As you will see when you read Section 6 Vibrations and resonance the quality of a resonance, Q, is defined as ωω. Here, ω is the resonant frequency, and Δω is the frequency range over which the amplitude of the oscillation is greater than half the maximum amplitude at resonance.

The MEMS sensors that so far have achieved the best measurement resolution are pressure sensors that rely on the pressure applied to a membrane changing the tension in
Author(s): The Open University

License information
Related content

Except for third party materials and/or otherwise stated (see terms and conditions) the content in OpenLearn is released for use under the terms of the Creative Commons Attribution-NonCommercial-Share

3.6.2 Resonant frequency

There are two very good reasons for wanting the resonant frequency of the AFM cantilever to be as high as possible: to minimise the effect of vibrations from the surroundings, and to obtain a high image acquisition rate. Given the very high resolution of the measurements they are intended for, atomic force microscopes are bound to be susceptible to the effects of air movements and vibrations in the buildings where they are sited. Building vibrations are most significant in a frequency range f
Author(s): The Open University

License information
Related content

Except for third party materials and/or otherwise stated (see terms and conditions) the content in OpenLearn is released for use under the terms of the Creative Commons Attribution-NonCommercial-Share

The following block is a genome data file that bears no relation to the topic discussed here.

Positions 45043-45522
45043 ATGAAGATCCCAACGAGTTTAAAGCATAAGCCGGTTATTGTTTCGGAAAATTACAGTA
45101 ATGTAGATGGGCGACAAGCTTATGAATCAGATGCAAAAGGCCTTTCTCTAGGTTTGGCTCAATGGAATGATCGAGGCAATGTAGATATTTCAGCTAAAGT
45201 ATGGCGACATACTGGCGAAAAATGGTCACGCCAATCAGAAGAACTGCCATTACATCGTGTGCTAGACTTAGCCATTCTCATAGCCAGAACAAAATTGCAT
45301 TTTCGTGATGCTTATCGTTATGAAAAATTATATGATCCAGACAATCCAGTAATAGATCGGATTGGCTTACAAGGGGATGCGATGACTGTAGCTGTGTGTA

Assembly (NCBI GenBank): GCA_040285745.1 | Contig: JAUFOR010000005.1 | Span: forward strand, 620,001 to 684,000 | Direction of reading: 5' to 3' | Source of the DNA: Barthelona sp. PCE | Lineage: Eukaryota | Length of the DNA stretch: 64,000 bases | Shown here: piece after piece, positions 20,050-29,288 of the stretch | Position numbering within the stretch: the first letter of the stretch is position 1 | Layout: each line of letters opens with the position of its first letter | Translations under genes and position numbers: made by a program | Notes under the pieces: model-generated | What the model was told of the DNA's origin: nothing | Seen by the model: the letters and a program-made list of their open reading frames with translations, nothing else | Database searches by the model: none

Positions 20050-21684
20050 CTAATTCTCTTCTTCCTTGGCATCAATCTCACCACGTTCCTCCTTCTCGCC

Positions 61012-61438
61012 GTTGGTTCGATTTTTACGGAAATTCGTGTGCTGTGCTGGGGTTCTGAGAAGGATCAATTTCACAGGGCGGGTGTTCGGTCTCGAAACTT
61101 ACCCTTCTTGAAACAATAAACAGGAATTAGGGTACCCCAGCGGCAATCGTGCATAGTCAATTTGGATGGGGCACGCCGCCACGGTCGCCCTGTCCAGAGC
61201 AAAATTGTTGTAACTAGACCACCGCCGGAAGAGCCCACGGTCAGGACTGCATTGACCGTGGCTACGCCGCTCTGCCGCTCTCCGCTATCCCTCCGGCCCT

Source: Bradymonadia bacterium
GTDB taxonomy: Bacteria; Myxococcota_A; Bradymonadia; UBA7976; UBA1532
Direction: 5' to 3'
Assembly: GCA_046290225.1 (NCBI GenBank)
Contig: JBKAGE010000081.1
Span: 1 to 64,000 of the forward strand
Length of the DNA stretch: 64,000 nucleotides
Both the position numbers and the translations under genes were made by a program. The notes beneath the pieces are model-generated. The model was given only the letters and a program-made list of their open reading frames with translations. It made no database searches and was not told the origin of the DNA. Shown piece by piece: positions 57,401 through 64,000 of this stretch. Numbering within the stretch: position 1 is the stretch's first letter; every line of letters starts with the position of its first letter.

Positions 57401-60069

3.5.4 Other modes

The investigation of new scanning modes for the AFM has been something of a playground for researchers: think of any interaction between materials in which a force plays a part and you have a potential scanning mode. Coating the probe with a magnetic material, appropriately magnetised, enables samples to be scanned in magnetic-force mode. An obvious industrial use for this technique is the investigation of the structure of magnetic storage media. Electrostatic forces too have been used. Using
Author(s): The Open University

License information
Related content

Except for third party materials and/or otherwise stated (see terms and conditions) the content in OpenLearn is released for use under the terms of the Creative Commons Attribution-NonCommercial-Share

3.5.1 Contact mode

Contact mode produces images with the highest resolution. This is because when the probe tip is as close as it can be to the surface, the influence of atoms other than the one directly under the probe tip is relatively small. This is a simple geometrical effect – if the tip were withdrawn a large distance from the surface, a large number of atoms would be at a very similar distance from the tip, and therefore would have a similar contribution to the overall force. In contact mode, the repul
Author(s): The Open University

License information
Related content

Except for third party materials and/or otherwise stated (see terms and conditions) the content in OpenLearn is released for use under the terms of the Creative Commons Attribution-NonCommercial-Share

3.5 Scanning modes of the AFM

One of the interesting effects of scale is the answer to the question of whether the probe needs to come into contact with the surface of the sample being scanned. The cantilever on which the probe tip is mounted is a very compliant structure. The control system of the AFM ensures that the deflection of the cantilever, and hence the force it exerts on the surface, is maintained within very strict limits. Author(s): The Open University